FIMRC Internships Help Volunteers Discover Their Passion and Path to a Career in Global HealthJul 08, 2020
Grace Sternklar spent eight months as a global health intern at FIMRC Project Bududa, Uganda. Even though we don’t currently have volunteers at our sites because of the COVID-19 pandemic, medical professionals, students, and recent graduates can still make an impact through our Virtual Volunteer Programs. Virtual volunteers will gain an immersive, hands-on global health experience from home, and just like Grace, they will be able to develop projects such as health education programs, community outreach initiatives, and clinical improvements that will have a lasting impact. In addition, our virtual volunteers will learn about unique global health challenges at different FIMRC sites, ranging from issues such as chronic disease management to HIV/AIDS to maternal and child health. Read on to learn about Grace’s experience on-site and sign up for our virtual programs today to get started on making your own impact!
I have often had my degree in Public Health described to me as an “umbrella” for my career. There is so much I can do with this major, there are so many jobs that will be available to me – it all depends on what I want to do. For many college students, figuring out what you “want to do” is the hardest part, and I was no different. Then came my semester abroad. During 16 weeks I traveled to three different countries: Vietnam, South Africa, and Argentina. It was eye-opening, and it made me crave a further understanding of the world and different cultures. I didn’t know exactly what I wanted to do after graduation, but I knew it involved global health. Then I found FIMRC, and it was my saving “Grace” (if you will).
As soon as I arrived at Project Bududa, Uganda, I knew I was going to receive more love and knowledge during my eight months than I could have ever anticipated. The pride that the Project Bududa staff have for their work and their colleagues is unmatched. FIMRC’s clinic does an amazing job of serving hundreds of people each week that otherwise may not have access to care. Every day there is a new opportunity to immerse yourself in the community through health outreach. I spent most days hiking through the beautiful greenery of the Bududa mountains – with a FIMRC staff member to guide me, of course – to provide health education to community members about sexual health, reproductive health, mental health, sanitation, hygiene, infectious disease prevention, and so much more.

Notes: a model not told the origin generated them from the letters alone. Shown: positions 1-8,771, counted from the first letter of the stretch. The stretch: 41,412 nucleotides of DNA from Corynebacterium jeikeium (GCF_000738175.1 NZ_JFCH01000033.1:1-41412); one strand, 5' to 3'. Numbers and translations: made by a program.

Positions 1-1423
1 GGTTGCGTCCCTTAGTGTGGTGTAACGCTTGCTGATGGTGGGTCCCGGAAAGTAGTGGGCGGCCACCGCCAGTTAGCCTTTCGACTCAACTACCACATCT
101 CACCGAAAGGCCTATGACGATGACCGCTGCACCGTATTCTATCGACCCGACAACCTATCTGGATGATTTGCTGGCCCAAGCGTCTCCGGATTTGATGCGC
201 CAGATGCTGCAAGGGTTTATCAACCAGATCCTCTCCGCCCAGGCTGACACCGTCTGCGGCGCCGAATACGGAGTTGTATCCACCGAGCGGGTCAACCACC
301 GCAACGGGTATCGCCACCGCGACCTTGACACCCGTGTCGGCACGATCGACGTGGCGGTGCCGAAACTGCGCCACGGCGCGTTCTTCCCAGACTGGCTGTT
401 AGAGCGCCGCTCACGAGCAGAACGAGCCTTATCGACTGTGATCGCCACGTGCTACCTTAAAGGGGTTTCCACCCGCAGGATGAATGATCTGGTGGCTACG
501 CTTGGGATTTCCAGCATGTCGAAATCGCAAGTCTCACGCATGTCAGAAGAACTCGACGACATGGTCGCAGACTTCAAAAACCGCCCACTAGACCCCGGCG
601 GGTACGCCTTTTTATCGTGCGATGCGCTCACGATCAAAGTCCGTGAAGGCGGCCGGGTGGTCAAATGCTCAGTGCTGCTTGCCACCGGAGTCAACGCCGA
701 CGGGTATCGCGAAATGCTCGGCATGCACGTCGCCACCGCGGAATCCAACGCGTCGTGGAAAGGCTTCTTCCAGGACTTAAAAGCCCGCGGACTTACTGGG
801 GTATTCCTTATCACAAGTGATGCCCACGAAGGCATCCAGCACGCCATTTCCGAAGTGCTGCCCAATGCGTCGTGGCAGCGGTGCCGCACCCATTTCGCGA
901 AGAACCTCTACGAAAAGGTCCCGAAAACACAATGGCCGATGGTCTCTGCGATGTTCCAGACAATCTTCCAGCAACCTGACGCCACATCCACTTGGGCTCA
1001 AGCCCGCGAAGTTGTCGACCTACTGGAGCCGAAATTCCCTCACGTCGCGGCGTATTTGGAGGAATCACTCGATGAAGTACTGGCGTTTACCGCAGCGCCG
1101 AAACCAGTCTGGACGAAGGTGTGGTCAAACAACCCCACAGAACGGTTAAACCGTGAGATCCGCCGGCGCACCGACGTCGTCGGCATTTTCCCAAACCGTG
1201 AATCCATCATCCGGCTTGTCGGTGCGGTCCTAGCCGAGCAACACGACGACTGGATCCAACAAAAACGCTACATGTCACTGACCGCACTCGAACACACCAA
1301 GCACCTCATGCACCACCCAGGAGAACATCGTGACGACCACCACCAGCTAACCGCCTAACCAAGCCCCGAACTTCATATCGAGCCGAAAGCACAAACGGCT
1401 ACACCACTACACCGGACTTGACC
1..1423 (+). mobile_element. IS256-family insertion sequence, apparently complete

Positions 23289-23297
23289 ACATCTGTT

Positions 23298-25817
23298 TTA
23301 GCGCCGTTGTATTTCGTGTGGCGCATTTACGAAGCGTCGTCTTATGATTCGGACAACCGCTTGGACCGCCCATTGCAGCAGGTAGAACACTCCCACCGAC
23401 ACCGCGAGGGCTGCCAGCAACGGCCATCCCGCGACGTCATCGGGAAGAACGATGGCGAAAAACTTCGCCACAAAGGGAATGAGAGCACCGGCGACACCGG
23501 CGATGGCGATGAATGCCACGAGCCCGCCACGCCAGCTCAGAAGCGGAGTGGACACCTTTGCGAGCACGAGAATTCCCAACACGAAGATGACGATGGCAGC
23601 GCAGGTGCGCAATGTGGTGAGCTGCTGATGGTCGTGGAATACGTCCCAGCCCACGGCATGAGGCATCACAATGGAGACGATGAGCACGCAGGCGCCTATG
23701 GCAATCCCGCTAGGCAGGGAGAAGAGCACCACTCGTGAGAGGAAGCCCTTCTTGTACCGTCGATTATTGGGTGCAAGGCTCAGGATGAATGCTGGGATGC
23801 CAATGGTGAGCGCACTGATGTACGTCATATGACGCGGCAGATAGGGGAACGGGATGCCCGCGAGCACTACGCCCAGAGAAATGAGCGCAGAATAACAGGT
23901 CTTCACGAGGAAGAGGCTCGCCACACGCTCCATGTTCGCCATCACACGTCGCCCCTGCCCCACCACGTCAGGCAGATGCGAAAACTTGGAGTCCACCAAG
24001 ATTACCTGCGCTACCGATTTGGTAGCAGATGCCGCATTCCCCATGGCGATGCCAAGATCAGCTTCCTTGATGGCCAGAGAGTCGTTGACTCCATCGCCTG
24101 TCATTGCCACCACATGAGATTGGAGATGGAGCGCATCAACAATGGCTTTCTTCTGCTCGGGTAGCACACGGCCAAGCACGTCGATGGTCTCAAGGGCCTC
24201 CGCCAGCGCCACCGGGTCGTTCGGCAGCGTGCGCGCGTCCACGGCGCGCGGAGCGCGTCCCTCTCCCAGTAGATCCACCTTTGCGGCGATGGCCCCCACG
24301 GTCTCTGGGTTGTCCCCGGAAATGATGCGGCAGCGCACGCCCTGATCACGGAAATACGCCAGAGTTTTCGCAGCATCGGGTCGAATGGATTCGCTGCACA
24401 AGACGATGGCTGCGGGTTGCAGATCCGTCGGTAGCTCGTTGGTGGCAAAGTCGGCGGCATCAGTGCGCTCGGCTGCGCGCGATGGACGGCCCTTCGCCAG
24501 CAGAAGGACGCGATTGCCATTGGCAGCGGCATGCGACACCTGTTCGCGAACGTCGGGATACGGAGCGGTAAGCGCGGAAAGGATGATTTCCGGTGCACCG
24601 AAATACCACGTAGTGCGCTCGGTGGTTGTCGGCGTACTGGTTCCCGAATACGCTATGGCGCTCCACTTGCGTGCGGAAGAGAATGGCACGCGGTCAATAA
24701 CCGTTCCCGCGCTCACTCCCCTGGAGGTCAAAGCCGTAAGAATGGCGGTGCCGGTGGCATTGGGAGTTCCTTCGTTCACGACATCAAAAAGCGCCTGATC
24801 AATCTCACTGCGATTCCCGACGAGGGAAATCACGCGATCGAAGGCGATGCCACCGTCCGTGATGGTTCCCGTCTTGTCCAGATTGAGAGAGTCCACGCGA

One of the main responsibilities of a FIMRC intern is to create an internship project. This provides a unique opportunity to develop an individualized, sustainable initiative in the community. My internship project focused on FIMRC Project Bududa’s Orphans and Vulnerable Children (OVC) group. I focused on creating comprehensive health education on water safety topics such as the importance of hydration, water purification, how to recognize symptoms of dehydration, and more. In addition, I helped to create a program that would provide in-home water storage to the 31 members of the OVC Program, as some families in the program live up to two hours walking distance from a water source.
My favorite memories are the more personal moments with friends and community members. Experiencing another culture through service is humbling. It allows for reflection and gratitude for one’s blessings. In every culture I have experienced, no matter how different the day-to-day lifestyle, one truth remains the same: compassion. The amount of compassion within the entire community of Bududa is a breath of fresh air. When someone asks how you are doing, they truly care about the answer. When there is a tragedy in the community, people come together to rebuild in such a devoted way that I have not seen anywhere else in the world. While on outreach one day, I was in the home of a local woman, and her husband entered the house along with a local pastor. After introductions, the pastor immediately began to say a blessing for my visit. This man knew nothing about me, but he knew a similarity between us is that we wanted to find ways to impact the world through compassion and hope. Every day in Bududa people are thankful for life and fiercely love those around them.
It was invigorating to experience a lifestyle that so greatly contrasted with what I had always known, but every experience comes with challenges. Adapting to an environment that is completely different from what you know is difficult. I had moments where I felt frustrated that my work would never be enough to help everyone. It got overwhelming at times, however, I found that the moments testing my strength were the moments I learned the most about myself.
“Why do you want to volunteer abroad?” No two answers will be the same. Interpreting the world through travel and service is an extremely personal experience. There is no right or wrong way to feel. What I can promise is that serving with FIMRC will empower you to reflect, grow, and become the best version of yourself.
I am now beginning my journey of applying to graduate school. Because of my experience at FIMRC Project Bududa, I have narrowed my interests, found my passion, and gained the courage I need to chase a career that advocates for human rights, social justice, and equitable healthcare for all. I left Bududa with a home away from home and memories to last a lifetime. Most of the things I say begin with “In Uganda…” and I don’t see that stopping anytime soon! If you are looking into international service, or you are wanting to gain global health experience, I would encourage everyone to choose FIMRC.
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